More than 11,000 students enrolled in Fulton County Schools’ in-person summer school program, which was designed to help kids catch up since the pandemic and virtual classes slowed some students’ progress.

At many of the 39 schools used for summer school, lines formed for registration on the first day of classes, said Cliff Jones, Fulton County Schools chief academic officer, at a June 8 work session of the school board. For example, Sandy Springs Middle School reported that more than 40 students showed up on the first day, boosting participation from the 203 who had pre-registered.

Students wore masks and practiced social distancing on the first day of summer school here in the Lake Forest Elementary cafeteria. (Fulton County Schools/@FultonCoSchools)

“Out of the 11,000 students, 4,200 of our students who are participating in face-to-face summer school were formally virtual students from the spring,” Jones said. “That just gave me the goosebumps, when our data people came to me with that number. That’s exactly why we’ve created this opportunity.”

The program was designed to help accelerate learning for kids who may have had challenges during the pandemic. But it also serves as “an acclamation to get back into school buildings to develop relationships and routines,” he said.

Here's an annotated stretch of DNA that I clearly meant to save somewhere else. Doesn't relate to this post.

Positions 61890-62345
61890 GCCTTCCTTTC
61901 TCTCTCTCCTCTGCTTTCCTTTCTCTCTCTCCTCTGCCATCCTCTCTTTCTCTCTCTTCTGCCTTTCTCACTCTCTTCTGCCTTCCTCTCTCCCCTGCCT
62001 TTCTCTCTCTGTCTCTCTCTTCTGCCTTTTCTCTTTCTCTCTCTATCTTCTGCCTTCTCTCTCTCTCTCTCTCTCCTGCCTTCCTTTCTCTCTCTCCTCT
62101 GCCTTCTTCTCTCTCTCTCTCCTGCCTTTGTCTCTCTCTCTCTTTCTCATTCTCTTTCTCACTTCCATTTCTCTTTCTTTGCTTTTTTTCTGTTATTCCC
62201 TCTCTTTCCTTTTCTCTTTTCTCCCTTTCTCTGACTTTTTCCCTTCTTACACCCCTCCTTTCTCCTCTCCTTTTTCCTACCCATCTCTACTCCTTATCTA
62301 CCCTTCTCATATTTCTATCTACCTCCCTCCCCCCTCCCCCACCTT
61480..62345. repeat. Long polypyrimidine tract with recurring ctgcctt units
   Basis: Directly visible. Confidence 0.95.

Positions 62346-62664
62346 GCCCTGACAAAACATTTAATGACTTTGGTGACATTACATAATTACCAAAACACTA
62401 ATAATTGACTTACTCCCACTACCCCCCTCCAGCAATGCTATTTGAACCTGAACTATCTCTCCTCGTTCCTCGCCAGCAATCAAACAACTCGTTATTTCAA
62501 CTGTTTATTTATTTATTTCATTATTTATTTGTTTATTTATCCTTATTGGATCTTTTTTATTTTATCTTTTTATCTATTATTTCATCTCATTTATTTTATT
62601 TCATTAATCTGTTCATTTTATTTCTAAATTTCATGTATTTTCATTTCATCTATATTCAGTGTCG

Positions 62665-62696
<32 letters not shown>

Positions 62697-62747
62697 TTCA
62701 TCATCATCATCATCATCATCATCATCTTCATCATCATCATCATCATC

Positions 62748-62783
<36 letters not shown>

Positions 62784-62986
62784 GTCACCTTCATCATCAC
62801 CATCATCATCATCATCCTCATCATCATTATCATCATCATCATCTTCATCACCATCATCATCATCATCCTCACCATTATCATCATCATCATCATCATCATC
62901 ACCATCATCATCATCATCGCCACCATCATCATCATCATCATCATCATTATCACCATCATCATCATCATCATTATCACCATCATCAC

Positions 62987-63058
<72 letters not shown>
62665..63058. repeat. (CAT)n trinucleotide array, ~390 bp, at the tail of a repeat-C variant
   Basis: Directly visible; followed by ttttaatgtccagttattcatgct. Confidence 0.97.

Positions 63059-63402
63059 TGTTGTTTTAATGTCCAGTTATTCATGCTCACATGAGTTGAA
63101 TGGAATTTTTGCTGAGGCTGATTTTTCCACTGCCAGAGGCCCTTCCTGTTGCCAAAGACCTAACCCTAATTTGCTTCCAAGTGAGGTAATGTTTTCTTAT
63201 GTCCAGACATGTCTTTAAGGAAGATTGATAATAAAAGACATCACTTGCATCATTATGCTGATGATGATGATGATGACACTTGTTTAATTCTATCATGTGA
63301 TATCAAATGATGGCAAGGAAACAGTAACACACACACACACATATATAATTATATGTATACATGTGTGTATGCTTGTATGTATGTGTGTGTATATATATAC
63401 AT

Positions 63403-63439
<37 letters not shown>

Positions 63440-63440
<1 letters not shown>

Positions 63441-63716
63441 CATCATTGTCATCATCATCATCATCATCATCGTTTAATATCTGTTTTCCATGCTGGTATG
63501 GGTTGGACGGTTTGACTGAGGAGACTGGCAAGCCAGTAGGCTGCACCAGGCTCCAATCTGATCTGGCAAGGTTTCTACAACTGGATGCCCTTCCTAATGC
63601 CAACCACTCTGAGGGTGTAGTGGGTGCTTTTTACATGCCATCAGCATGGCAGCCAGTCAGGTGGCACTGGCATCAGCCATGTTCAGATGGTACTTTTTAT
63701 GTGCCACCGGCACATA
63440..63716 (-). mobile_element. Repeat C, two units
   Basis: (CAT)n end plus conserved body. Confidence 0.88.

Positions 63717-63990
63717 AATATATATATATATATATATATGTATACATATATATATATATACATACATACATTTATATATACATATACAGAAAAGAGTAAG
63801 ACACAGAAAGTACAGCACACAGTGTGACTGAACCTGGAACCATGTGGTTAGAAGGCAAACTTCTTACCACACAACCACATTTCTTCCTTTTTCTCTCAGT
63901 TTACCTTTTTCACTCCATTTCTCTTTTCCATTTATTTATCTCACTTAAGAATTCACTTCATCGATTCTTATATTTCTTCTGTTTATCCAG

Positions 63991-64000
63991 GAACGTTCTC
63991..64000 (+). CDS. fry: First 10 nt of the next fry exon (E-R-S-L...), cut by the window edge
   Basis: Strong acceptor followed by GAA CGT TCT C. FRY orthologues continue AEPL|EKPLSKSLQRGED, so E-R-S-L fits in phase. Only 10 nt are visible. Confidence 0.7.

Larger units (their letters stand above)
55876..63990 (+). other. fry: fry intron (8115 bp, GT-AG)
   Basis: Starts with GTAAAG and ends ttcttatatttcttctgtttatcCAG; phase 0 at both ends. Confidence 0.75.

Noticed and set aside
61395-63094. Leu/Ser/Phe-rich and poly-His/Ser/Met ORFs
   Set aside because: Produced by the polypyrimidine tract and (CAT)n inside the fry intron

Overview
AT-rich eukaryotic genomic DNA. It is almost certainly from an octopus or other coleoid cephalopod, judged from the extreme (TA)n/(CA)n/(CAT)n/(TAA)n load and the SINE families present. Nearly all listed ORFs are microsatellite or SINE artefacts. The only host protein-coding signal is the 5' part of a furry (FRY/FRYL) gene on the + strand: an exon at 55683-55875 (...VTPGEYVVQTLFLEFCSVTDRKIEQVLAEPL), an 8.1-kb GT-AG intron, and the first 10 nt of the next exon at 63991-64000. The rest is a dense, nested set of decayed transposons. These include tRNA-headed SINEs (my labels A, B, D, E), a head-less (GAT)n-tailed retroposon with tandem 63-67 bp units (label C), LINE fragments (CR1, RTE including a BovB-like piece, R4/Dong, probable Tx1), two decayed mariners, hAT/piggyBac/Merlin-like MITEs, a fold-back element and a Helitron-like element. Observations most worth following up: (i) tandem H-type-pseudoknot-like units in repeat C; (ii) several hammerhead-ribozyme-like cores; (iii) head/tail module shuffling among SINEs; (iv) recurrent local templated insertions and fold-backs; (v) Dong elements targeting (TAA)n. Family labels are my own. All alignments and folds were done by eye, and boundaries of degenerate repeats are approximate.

Including both in-person and virtual students, more than 17,000 students registered for summer school, Jones said. Registration for the second summer session ends June 18. The second session begins July 1 for elementary and high school students. Middle school will not have a second summer session.

Key objectives for the summer session include support in reading and math for K-5. Middle school students were put in an accelerated “reboot” experience, which previewed the next grade level of science and social studies content. For high school students, the school district doubled the number of courses offered to clear incompletes.

For the school system, there are 1,600 staff members teaching at 39 sites and virtually this summer. Two hundred teachers signed up for virtual teaching this summer. The 5,200 students in virtual learning are taking 7,700 courses, so many of them are taking more than one course, he said.

When Jones recently visited Lake Forest Elementary, he saw two principals meeting students and parents. One was the Lake Forest principal and the second was from Heards Ferry, whose students attend summer school at the Sandy Springs school.

“This is truly something special, something needed, and I look forward to providing you on the other end of this, the results of this expansion,” he said.

Students from multiple elementary schools are attending summer school at Lake Forest Elementary, including Heards Ferry and High Point Elementary Schools in Sandy Springs. (Fulton County Schools/@FultonCoSchools)

Bob Pepalis covers Sandy Springs for Rough Draft Atlanta and Reporter Newspapers.